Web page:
When to stay silent in the interview
Knowing when to stay silent in the interview can help you a great deal. Being an excellent communicator counts in your favor, but there are a few instances where it is better to say nothing.
This is such an important part of the interview and also one of the areas where most job hunters fail. First of all, don't bring up salary at all. Wait for the interviewer who will normally hint in that direction towards the end of the interview.
You should never disclose a set figure. Even when the interviewer presses you for a specific number, try to change it around so that they provide you with a general idea.
You can for instance, ask what the current salary range for the position is. What did you have in mind when you advertised the position? If they still persist, rather answer that your previous or current salary cannot be compared as it is for another position and you would rather they provide you with a general salary range. If it boils down to just saying 'I am not willing to commit to a specific number or disclose a figure.' then be it. They will respect your answer as they know that giving a specific number puts you at a severe disadvantage.
This is one instance where it is better to stay silent in the interview as giving a figure that is lower than they had in mind, will mean you are in for a lower salary. If your figure is too high, it can cost you the job.
Seeking employment process
Even if you are really tired of job hunting and desperate to get the job, don't tell them. This is a never ever! Employers want people who are in demand, by telling them about your long job hunting process, you are saying that no-one else wanted you so why should they hire you? Rather focus on the positive aspects of your current job or what you have been doing while you were out of a job.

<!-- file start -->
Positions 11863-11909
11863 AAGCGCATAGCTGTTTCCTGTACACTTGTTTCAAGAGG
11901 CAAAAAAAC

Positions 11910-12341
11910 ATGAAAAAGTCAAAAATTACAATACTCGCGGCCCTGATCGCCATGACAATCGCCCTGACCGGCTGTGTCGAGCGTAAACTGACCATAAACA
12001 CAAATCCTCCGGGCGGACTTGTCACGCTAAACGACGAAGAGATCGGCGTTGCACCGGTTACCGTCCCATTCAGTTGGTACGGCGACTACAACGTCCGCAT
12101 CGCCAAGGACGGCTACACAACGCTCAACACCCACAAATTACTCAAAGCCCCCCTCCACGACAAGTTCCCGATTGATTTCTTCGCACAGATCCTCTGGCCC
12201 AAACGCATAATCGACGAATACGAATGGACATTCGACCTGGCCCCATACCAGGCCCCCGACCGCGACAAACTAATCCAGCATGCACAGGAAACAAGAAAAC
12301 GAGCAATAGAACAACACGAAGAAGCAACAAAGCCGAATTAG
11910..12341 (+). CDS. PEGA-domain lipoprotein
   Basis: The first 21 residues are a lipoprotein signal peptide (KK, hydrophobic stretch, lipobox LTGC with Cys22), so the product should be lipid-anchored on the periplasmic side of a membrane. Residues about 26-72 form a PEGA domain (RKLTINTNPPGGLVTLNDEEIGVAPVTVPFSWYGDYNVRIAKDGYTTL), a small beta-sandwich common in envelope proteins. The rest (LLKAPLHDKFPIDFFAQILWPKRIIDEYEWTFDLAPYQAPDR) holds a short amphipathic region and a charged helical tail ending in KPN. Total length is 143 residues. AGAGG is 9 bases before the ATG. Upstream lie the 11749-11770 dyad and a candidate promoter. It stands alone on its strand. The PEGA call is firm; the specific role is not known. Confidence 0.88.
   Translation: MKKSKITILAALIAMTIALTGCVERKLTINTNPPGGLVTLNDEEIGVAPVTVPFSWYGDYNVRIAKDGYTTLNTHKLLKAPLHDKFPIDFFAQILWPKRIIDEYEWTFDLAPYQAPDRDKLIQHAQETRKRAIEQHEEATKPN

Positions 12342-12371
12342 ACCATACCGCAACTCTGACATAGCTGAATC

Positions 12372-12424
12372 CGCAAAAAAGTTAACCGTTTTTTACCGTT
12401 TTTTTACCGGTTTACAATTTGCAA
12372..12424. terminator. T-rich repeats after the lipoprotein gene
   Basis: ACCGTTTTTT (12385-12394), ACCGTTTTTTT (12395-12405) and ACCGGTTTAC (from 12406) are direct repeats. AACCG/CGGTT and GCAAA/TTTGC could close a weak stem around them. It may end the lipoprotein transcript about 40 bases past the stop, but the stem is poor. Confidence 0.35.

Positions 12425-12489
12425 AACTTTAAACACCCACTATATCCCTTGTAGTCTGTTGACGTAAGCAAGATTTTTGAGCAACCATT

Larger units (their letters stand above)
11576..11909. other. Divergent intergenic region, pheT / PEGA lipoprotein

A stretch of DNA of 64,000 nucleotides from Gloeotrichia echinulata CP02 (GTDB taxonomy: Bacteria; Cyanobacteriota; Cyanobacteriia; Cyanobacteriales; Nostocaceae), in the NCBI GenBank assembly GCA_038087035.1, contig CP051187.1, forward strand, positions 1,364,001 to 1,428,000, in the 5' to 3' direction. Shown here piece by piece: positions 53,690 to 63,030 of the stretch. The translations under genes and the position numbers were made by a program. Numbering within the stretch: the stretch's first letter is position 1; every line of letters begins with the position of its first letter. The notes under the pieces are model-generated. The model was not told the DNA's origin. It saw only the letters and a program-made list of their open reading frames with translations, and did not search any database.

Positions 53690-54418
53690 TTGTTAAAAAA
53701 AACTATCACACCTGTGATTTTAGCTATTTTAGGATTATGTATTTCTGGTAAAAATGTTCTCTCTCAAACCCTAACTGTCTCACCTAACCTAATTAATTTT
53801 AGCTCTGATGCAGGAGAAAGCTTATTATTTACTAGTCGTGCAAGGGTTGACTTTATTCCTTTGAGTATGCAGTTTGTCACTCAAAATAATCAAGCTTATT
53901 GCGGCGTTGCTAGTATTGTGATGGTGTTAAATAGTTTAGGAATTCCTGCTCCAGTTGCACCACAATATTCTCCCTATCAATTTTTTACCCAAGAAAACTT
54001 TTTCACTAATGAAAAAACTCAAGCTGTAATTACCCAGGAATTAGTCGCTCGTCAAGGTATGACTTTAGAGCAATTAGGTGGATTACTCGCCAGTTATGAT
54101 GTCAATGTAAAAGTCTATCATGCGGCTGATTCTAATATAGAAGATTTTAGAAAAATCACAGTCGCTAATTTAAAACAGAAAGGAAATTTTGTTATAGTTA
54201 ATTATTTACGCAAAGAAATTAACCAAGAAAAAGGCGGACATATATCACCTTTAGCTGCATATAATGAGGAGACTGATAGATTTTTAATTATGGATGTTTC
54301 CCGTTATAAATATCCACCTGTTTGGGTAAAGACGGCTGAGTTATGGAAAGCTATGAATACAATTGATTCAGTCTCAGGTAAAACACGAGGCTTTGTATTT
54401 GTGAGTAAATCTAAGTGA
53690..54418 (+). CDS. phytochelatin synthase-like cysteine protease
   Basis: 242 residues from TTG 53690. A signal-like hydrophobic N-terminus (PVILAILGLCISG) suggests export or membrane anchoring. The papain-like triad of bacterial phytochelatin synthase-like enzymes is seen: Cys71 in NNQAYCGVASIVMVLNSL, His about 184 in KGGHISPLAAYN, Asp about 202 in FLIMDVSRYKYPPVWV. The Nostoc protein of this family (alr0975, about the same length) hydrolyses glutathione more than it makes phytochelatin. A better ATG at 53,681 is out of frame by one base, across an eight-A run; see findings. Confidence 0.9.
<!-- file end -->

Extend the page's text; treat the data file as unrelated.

You must never let it show that you are not in demand. Tell them how happy you are in your current job, and that the only reason why you have applied for this job is because you fit the job description so perfectly. Your goals and the employer's goals are exactly the same. Rather stay silent in the interview than babbling about your problems. They want go-getters and people who are positive, not employees with problems.
Stay silent in the interview rather than asking about the work hours
You can ask what hours are expected from you, but don't mention that you want reasonable or flexi time. Rather have the interviewer provide information bout the hours. If the hours don't suit you at all, you can indicate so if you feel that taking the job with the particular hours is not worth the while. If you start demanding even before you are employed, the employer will be skeptical.
Stay silent in the interview about your personal information
Never volunteer information that can be used to discriminate against you. There is no reason to tell the interviewer you are pregnant or plan a family in the next year, nor is there reason for telling them you have two children aged 15 and 17.
This will definitely open the door for discrimination on the grounds of age. Don't disclose your religion, sexual orientation and any specific beliefs. Although the law prohibits discrimination based on any of the above, there are ways for an employer to bypass the laws by stating you were not compatible with the company, or experience not relevant etc.
From the above information, you can see that there are times when it is better to stay silent in the interview. Don't however, concentrate so hard not to disclose information that you come across as secretive or as an introvert.